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On this page
- Systematic reviews, a more specific guide for conducting systematic reviews from a health sciences perspective.
- Academic writing: what is a literature review, a guide that addresses the writing and composition aspect of a literature review
- Media literature reviews: how to conduct a literature review using news sources
- Literature reviews in the applied sciences
- Start your research here, literature review searching, mainly of interest to newer researchers
For more assistance, please contact the Liaison Librarian in your subject area.
What is a literature review?
Most generally, a literature review is a search within a defined range of information source types, such as, for instance, journals and books, to discover what has been already written about a specific subject or topic. A literature review is a key component of almost all research papers. However, the term is often applied loosely to describe a wide range of methodological approaches. A literature review in a first or second year course may involve browsing the library databases to get a sense of the research landscape in your topic and including 3-4 journal articles in your paper. At the other end of the continuum, the review may involve completing a comprehensive search, complete with documented search strategies and a listing of article inclusion and exclusion criteria. In the most rigorous format - a Systematic Review - a team of researchers may compile and review over 100,000 journal articles in a project spanning one to two years! These are out of scope for most graduate students, but it is important to be aware of the range of types of reviews possible.
One of the first steps in conducting a lit review is thus to clarify what kind of review you are doing, and its associated expectations.
Factors determining review approach are varied, including departmental/discipline conventions, granting agency stipulations, evolving standards for evidence-based research (and the corollary need for documented, replicable search strategies), and available time and resources.
The standards are also continually evolving in light of changing technology and evidence-based research about literature review methodology effectiveness. The availability of new tools such as large-scale library search engines and sophisticated citation management software continues to influence the research process.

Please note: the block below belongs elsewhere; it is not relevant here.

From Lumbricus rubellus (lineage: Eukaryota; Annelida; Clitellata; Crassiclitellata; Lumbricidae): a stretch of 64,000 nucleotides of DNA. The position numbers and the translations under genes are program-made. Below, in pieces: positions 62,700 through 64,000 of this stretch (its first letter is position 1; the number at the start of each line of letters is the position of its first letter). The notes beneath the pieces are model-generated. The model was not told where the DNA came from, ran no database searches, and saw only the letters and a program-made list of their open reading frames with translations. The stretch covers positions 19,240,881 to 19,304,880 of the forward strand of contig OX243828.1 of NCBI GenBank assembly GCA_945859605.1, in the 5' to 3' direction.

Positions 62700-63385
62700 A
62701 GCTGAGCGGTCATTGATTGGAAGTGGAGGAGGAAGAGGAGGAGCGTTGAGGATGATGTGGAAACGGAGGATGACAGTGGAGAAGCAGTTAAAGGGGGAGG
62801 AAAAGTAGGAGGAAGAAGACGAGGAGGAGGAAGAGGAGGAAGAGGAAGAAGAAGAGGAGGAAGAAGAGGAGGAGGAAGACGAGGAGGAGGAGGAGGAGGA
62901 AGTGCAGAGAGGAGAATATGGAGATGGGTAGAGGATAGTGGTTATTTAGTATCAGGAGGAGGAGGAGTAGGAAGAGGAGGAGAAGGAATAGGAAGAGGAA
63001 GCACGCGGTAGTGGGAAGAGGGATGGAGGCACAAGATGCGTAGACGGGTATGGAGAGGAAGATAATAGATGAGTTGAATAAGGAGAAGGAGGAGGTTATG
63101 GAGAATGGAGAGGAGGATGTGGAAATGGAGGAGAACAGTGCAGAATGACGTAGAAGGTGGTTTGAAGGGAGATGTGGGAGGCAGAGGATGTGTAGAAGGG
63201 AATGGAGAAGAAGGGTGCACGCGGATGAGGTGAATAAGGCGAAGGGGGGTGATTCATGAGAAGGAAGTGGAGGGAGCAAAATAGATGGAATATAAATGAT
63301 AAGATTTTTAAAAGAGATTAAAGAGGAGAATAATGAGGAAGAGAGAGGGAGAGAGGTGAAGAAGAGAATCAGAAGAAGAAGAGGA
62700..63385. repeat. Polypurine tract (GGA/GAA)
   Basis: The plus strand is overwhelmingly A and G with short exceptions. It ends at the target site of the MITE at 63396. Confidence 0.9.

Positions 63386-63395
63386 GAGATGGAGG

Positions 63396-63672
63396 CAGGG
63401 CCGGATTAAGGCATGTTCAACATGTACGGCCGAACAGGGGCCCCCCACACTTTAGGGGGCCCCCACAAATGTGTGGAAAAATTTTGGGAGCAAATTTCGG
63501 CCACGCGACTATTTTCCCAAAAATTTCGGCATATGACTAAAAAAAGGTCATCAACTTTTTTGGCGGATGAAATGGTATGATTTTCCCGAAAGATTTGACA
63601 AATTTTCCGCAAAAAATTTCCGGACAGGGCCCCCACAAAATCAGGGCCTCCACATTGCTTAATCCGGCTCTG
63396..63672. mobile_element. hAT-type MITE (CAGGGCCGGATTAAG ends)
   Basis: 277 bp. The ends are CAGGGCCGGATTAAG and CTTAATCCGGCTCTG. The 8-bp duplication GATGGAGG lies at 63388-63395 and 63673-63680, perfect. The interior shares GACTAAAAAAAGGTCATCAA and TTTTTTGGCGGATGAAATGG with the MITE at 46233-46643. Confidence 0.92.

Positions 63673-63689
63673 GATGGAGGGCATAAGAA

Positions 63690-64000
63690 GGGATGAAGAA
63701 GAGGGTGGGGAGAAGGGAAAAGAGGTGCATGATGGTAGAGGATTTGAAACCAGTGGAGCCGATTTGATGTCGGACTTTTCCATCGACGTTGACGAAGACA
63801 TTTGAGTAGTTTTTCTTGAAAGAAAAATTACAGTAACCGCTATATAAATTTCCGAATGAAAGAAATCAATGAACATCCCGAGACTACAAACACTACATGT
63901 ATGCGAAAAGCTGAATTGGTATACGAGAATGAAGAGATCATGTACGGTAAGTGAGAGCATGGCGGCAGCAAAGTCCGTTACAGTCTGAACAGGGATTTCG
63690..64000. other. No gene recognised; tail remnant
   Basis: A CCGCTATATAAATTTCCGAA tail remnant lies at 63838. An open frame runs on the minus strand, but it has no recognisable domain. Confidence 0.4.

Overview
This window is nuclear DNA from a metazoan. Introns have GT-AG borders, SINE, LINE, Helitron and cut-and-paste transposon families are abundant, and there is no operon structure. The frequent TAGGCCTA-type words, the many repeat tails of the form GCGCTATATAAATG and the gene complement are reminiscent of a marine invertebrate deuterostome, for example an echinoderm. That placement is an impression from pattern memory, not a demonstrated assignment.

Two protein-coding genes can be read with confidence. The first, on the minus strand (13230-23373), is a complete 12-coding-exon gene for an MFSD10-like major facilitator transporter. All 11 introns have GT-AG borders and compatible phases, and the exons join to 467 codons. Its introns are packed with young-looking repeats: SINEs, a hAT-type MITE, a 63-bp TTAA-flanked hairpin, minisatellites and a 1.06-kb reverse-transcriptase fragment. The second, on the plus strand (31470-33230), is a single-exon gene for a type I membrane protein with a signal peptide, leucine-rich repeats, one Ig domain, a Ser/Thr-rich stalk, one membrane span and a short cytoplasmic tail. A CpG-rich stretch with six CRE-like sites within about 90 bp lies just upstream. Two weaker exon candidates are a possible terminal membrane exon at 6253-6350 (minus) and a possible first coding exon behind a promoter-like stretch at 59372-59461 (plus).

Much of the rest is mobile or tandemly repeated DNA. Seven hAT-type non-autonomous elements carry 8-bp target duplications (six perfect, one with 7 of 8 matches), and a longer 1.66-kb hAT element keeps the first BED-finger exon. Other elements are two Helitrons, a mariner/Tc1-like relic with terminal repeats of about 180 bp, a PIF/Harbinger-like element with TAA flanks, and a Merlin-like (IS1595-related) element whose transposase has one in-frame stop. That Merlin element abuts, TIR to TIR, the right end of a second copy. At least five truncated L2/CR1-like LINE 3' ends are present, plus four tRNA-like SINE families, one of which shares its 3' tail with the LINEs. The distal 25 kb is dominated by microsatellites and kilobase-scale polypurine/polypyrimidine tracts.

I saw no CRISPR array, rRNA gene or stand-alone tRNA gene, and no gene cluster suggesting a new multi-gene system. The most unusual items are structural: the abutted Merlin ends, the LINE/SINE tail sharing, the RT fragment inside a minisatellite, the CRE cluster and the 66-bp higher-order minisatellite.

Some specific types of lit reviews types include systematic reviews, scoping reviews, realist reviews, narrative reviews, mapping reviews, and qualitative systematic reviews, just to name a few. The protocols and distinctions for review types are particularly delineated in health research fields, but we are seeing conventions quickly establishing themselves in other academic fields.
Literature review type definitions
The below definitions are quoted from the very helpful book, Booth, A., Papaioannou, D., & Sutton, A. (2012). Systematic approaches to a successful literature review. London: SAGE Publications Ltd.
For more definitions, try:
- Grant, M.J. & Booth, A. (2009). A typology of reviews: an analysis of the 14 review types and associated methodologies. Health Information & Libraries Journal, 26(2), 91-108. doi: 10.1111/j.1471-1842.2009.00848.x
- Sage Research Methods Online. A database devoted to research methodology. Includes handbooks, encyclopedia entries, and a research concepts map.
- Individual books found under these subject headings:
Note: There is unfortunately no subject heading specifically for "literature reviews" which brings together all related material.
Mapping Review: "A rapid search of the literature aiming to give a broad overview of the characteristics of a topic area. Mapping of existing research, identification of gaps, and a summary assessment of the quantity and quality of the available evidence helps to decide future areas for research or for systematic reviews." (Booth, Papaioannou & Sutton, 2012, p. 264)
Mixed Method Review: "A literature review that seeks to bring together data from quantitative and qualitative studies integrating them in a way that facilitates subsequent analysis" (Booth et al., p. 265).